LBB> The two actors give fantastic performances. How did you cast them and what kind of conversations were you having with them during the shoot?

D&D> The casting was a whole new experience for us. It was our first time working with British actors. We found our two actors on the platform ‘Spotlight’ and were greatly supported by Ashton Hinkinson Casting who helped us in reaching out to the agents… they really had a lot to do since we had asked for no less than 40-50 actors to send us e-castings based on a short script we had prepared. 

After looking at thousands of faces we found Robin Guiver and Mathew Lewis-Carter. And we really have to say that we are so excited by the skilful precision and timing of our two actors. We talked with them about the story of the two brothers, their backstory and their goals a lot before shooting. And it totally paid off because in some situations, like by the river, we were not really able to talk. The water was so loud it made a conversation impossible, but not many words were needed anyway as we made everything clear before.


LBB> Where did the shoot take place?

D&D> We wanted the film to be located in what we associated with a typical Scottish landscape. Since our time was limited to three days for the shoot and neither of us had ever been to Scotland, we started scouting possible locations online. There are a lot of great tools available these days such as Flickr, Google Streetview and Panoramino, which helped us to find the exact coordinates. Most of them were located on the Isle of Skye so it made sense to shoot there.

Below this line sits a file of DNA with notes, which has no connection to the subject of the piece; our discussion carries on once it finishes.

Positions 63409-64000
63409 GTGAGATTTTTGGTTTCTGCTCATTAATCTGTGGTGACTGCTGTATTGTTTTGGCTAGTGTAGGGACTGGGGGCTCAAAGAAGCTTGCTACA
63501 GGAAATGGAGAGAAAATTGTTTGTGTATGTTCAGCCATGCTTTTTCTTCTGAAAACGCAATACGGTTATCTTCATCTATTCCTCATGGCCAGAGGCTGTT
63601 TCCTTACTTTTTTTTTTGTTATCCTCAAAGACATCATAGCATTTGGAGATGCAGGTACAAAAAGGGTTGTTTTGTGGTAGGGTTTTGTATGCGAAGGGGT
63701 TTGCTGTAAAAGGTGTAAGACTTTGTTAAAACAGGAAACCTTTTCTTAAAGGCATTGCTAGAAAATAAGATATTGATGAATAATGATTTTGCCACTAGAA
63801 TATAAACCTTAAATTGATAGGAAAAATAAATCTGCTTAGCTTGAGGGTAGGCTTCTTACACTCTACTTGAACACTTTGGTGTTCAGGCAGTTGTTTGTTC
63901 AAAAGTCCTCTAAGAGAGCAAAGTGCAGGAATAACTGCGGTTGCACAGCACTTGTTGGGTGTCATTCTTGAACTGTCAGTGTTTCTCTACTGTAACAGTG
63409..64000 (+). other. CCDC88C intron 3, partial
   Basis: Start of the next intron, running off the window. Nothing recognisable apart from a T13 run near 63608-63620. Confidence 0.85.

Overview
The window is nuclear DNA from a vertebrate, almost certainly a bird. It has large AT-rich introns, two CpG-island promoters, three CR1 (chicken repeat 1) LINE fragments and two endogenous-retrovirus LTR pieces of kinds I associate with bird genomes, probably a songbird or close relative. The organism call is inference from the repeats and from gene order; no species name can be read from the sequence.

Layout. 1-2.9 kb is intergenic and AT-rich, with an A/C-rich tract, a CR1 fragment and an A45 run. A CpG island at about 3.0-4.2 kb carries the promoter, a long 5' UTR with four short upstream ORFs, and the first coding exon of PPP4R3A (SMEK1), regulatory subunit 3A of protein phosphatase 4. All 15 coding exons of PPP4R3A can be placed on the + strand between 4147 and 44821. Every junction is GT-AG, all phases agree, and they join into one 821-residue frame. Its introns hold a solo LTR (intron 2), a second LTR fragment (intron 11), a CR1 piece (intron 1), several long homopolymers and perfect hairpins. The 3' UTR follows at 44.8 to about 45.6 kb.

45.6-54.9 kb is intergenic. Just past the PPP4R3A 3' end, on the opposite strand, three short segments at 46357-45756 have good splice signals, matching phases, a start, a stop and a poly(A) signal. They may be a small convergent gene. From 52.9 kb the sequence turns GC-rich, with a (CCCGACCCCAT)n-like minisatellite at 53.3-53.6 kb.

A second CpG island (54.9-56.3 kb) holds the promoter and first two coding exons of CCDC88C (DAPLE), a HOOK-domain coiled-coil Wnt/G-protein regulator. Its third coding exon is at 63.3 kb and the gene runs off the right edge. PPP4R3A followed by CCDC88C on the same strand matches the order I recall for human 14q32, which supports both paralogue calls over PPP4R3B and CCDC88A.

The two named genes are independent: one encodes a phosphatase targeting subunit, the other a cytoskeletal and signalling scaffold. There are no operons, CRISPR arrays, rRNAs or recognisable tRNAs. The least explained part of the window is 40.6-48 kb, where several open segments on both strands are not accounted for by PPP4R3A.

When we arrived on the Isle of Skye we already had eight places in our minds and just had to drive by and check if they still looked like they did on the pictures. Surprisingly the cliff at the end of the film was the hardest location to find. You might think this should be the least problematic scenery to find in Scotland. But we always wanted the cliff to reach out into the sea much further and had planned to shoot a 180 degree circle, so there was no chance to cheat. We spent an entire day jumping from one cliff to another hoping the next would be the one. Let me tell you – they appear much closer than they are.


LBB> What inspired the idea and story?

D&D> Shooting outside of Germany was something we both wanted to explore and since neither of us had ever been to Scotland, shooting there seemed like an amazing opportunity to get to know this beautiful country. We started by researching brands that originated in Scotland and especially brands we associated with the unique landscape. I think this is a very important step. 

As students, we have the chance to make up a story and search for a brand afterwards. But this can often lead to a film that’s great but also leaves the viewer wondering what the brand has got to do with the content. We decided to go with Johnnie Walker because we liked their ‘Keep Walking’ strapline very much – it was still up-to-date at that point. We love storytelling, that’s why our goal was to tell a story that creates deep emotions within a short period of time and was based on the message itself.